Stochastic control or stochastic optimal control is a subfield of control theory that deals with the existence of uncertainty either in observations or in the noise that drives the evolution of the system. The system designer assumes, in a Bayesian probability-driven fashion, that random noise with known probability distribution affects the evolution and observation of the state variables. Stochastic control aims to design the time path of the controlled variables that performs the desired control task with minimum cost, somehow defined, despite the presence of this noise. The context may be either discrete time or continuous time.
An extremely well-studied formulation in stochastic control is that of linear quadratic Gaussian control. Here the model is linear, the objective function is the expected value of a quadratic form, and the disturbances are purely additive. A basic result for discrete-time centralized systems with only additive uncertainty is the certainty equivalence property: that the optimal control solution in this case is the same as would be obtained in the absence of the additive disturbances. This property is applicable to all centralized systems with linear equations of evolution, quadratic cost function, and noise entering the model only additively; the quadratic assumption allows for the optimal control laws, which follow the certainty-equivalence property, to be linear functions of the observations of the controllers.
Any deviation from the above assumptions—a nonlinear state equation, a non-quadratic objective function, noise in the multiplicative parameters of the model, or decentralization of control—causes the certainty equivalence property not to hold. For example, its failure to hold for decentralized control was demonstrated in Witsenhausen's counterexample.
In a discrete time context, the decision-maker observes the state variable, possibly with observational noise, in each time period. The objective may be to optimize the sum of expected values of a nonlinear (possibly quadratic) objective function over all the time periods from the present to the final period of concern, or to optimize the value of the objective function as of the final period only. At each time period new observations are made, and the control variables are to be adjusted optimally. Finding the optimal solution for the present time may involve iterating a matrix Riccati equation backwards in time from the last period to the present period.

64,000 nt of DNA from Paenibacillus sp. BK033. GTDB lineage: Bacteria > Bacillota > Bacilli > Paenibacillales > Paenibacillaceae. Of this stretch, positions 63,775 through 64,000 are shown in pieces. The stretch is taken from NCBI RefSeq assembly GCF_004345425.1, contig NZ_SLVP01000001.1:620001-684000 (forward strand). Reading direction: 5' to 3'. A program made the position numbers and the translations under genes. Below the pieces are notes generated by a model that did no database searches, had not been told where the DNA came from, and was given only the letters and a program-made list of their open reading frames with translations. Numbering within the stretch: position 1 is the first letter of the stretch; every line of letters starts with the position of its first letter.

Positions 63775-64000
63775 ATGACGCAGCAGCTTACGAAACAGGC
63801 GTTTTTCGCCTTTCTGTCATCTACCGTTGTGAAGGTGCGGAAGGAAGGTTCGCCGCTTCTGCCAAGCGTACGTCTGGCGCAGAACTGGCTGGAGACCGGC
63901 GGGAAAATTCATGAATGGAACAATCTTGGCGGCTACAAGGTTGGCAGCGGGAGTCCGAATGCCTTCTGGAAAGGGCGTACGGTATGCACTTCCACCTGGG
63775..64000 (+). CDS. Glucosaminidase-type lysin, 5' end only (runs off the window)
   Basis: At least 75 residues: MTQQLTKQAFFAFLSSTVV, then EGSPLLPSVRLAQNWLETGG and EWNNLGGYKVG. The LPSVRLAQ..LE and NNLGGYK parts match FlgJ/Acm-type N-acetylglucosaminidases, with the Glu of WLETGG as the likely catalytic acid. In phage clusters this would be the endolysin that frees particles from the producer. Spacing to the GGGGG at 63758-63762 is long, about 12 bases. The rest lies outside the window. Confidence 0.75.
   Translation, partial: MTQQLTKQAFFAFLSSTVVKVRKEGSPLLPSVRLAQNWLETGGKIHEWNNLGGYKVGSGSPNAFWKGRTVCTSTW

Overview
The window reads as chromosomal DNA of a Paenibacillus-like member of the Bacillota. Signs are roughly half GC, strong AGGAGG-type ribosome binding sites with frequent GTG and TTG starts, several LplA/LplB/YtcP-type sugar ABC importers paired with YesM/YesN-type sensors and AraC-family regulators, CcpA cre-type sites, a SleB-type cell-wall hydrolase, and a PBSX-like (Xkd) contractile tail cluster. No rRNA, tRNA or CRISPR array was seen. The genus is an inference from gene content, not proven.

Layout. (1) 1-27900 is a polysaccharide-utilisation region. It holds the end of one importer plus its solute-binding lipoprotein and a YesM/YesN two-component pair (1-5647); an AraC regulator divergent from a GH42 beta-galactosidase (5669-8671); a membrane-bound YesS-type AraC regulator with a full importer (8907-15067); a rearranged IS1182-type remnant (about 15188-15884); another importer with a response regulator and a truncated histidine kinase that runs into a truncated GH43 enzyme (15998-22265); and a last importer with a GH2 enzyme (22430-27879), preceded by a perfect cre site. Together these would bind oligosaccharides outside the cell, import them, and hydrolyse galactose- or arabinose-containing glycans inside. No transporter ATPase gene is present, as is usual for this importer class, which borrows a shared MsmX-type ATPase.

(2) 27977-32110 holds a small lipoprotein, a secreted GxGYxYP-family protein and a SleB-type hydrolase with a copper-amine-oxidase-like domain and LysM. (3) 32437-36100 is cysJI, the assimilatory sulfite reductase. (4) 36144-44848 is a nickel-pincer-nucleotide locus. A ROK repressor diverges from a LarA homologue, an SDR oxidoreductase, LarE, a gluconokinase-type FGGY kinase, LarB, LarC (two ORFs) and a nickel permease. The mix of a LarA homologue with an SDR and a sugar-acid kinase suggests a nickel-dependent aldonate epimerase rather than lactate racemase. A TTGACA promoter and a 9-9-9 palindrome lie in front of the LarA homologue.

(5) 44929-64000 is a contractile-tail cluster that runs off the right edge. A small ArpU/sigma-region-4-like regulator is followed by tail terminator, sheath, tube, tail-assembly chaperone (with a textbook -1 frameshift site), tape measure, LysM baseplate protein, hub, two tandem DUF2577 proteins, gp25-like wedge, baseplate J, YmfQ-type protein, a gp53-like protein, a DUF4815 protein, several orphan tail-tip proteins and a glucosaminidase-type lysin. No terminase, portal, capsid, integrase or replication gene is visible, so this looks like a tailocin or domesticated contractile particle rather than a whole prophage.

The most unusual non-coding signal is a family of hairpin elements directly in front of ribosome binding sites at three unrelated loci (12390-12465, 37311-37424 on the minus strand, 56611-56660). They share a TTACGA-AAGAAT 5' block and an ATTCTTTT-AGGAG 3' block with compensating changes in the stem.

In the discrete-time case with uncertainty about the parameter values in the transition matrix (giving the effect of current values of the state variables on their own evolution) and/or the control response matrix of the state equation, but still with a linear state equation and quadratic objective function, a Riccati equation can still be obtained for iterating backward to each period's solution even though certainty equivalence does not apply.ch.13 The discrete-time case of a non-quadratic loss function but only additive disturbances can also be handled, albeit with more complications.
where y is an n × 1 vector of observable state variables, u is a k × 1 vector of control variables, At is the time t realization of the stochastic n × n state transition matrix, Bt is the time t realization of the stochastic n × k matrix of control multipliers, and Q (n × n) and R (k × k) are known symmetric positive definite cost matrices. We assume that the elements of A and B are jointly independently and identically distributed through time, so the expected value operations need not be time-conditional.